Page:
Vitrectomy, membranectomy, pneumopexy, photocoagulation, cryopexy, and scleral buckling are different types of retinopathy surgeries. The retina is the part of the eye which transforms light into neural signals and passes it on to the brain. Any type of non-flammatory retinal damage is classified as retinopathy, and includes a detached retina, diabetic retinopathy, macular degeneration, or an epiretinal membrane. Causes include genetic defect, aging, or ocular symptoms of disease.
A vitrectomy and membranectomy are used to treat an epiretinal membrane, which is a vision-obstruction membrane located adjacent to the retina, and is usually produced by an immune response. During both of these procedures, small cuts are made in the sclera, or surface of the eye, and some of the jelly-like filling of the eye, called vitreous, is removed to provide access to the epiretinal membrane. Vitrectomy can also be combined with pneumopexy to treat a detached retina. In this retinopathy surgery a vitrectomy is performed, followed by pneumopexy, or a procedure which replaces the extracted vitreous with a gas in order to refill the eye and force the detached retina back into position. The eye eventually replaces the gas with vitreous.
Photocoagulation is a retinopathy surgery which uses lasers to treat problems such as diabetic retinopathy, macular degeneration, retina tears, and detached retinas. During this procedure, an ophthalmoscope, or an instrument which allows the surgeon to see inside the eye, is used to direct a laser beam onto the retina surface to burn the retina and create scar tissue to repair retinal tears or secure a detached retina. The laser can also burn or destroy abnormal blood vessels caused by macular degeneration or diabetic retinopathy. Cryopexy is a retinopathy surgery similar to photocoagulation, which uses a freezing probe to heal retinal tears, detached retina, and vascular problems instead of a laser. Freezing the area surrounding the retinal tear or detached retina creates scar tissue to seal the tear or reattach the retina, and can also destroy excessive or abnormal growth of blood vessels in the retina.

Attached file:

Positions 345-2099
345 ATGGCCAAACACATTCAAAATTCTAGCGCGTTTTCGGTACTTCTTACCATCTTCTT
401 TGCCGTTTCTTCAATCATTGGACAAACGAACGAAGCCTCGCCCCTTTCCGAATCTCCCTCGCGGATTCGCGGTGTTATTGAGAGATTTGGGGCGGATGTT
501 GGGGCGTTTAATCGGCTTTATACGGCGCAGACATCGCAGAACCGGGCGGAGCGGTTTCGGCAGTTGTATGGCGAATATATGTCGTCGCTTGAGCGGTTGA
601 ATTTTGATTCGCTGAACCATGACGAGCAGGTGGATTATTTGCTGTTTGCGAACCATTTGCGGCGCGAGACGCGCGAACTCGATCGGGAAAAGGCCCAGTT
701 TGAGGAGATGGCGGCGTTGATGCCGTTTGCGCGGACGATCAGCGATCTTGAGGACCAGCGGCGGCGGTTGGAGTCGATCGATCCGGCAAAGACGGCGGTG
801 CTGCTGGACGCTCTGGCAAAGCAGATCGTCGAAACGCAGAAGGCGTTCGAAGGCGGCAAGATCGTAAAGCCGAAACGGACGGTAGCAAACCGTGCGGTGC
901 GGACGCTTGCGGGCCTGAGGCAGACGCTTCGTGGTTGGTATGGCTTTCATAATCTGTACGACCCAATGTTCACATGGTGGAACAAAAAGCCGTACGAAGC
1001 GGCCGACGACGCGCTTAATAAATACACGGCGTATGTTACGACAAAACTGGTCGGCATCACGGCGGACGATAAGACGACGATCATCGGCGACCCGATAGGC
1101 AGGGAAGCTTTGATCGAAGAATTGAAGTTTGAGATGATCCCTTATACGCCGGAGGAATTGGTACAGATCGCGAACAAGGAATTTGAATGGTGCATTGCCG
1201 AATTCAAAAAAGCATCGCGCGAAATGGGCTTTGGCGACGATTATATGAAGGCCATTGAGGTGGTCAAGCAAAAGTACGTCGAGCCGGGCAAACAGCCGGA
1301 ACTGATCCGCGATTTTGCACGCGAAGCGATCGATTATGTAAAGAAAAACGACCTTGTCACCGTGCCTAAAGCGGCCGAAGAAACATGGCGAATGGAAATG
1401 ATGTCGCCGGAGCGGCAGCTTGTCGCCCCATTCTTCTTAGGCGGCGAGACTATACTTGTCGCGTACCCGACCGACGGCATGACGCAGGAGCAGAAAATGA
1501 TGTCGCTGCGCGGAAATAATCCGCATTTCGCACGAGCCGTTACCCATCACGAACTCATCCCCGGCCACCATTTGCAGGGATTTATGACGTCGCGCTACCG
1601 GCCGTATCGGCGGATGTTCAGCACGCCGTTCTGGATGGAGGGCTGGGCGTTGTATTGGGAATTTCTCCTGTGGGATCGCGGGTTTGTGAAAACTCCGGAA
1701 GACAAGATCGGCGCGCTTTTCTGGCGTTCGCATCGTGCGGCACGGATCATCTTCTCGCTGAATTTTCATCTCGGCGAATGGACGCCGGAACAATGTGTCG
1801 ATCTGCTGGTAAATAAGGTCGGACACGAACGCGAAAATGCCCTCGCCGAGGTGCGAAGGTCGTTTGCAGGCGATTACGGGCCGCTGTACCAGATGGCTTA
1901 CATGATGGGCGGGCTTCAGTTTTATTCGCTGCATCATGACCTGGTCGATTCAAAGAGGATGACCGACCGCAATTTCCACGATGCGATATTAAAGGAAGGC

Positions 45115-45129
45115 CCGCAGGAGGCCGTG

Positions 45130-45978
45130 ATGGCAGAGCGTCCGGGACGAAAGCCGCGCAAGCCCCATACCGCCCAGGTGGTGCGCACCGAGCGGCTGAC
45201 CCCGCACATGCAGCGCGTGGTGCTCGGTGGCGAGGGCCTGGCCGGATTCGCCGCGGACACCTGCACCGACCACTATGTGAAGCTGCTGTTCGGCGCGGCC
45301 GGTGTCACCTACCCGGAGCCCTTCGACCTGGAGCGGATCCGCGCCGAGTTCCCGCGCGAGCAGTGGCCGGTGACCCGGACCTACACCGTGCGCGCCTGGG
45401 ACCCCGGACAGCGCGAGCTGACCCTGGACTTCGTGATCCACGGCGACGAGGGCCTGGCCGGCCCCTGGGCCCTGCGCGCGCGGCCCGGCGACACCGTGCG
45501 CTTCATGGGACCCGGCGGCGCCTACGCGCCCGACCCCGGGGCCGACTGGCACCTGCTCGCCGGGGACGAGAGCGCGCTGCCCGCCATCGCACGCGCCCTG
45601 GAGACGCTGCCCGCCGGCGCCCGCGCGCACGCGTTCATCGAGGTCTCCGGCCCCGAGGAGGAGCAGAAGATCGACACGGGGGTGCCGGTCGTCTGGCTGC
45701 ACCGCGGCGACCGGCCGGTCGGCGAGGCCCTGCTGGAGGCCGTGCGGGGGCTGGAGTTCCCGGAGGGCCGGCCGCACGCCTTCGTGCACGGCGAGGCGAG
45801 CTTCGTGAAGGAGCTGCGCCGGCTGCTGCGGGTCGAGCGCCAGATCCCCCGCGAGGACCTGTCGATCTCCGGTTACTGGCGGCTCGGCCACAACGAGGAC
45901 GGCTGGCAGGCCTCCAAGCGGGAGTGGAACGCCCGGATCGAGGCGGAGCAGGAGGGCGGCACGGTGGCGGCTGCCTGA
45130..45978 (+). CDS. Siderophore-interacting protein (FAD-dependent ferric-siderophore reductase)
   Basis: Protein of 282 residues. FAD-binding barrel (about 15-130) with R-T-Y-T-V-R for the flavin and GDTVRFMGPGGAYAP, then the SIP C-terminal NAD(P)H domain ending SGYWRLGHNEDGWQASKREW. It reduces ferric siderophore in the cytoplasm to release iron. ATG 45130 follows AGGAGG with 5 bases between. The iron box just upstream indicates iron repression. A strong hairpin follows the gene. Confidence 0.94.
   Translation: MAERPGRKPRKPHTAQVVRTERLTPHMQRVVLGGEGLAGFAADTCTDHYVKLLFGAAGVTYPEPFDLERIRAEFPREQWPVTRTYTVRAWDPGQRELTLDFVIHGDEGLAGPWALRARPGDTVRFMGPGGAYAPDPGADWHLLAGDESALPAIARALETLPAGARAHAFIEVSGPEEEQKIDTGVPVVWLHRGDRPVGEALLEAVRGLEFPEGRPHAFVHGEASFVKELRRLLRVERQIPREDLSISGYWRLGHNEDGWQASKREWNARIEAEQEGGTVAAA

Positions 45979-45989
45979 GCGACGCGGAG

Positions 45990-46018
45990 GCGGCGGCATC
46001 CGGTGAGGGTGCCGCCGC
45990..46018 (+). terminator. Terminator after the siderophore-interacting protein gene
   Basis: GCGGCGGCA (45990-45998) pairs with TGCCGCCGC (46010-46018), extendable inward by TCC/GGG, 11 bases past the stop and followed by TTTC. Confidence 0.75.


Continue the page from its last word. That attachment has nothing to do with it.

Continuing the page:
A severe detached retina will sometimes require the use of a scleral buckle in addition to cryopexy or photocoagulation retinopathy surgery. A scleral buckle is a band made from silicone, rubber, or plastic which encircles the sclera, causing the eye to buckle inward, relieving the tension on the detached retina. Cryopexy or photocoagulation can then be used to reattach the retina. The buckle is typically left on the eye even after the detached retina heals.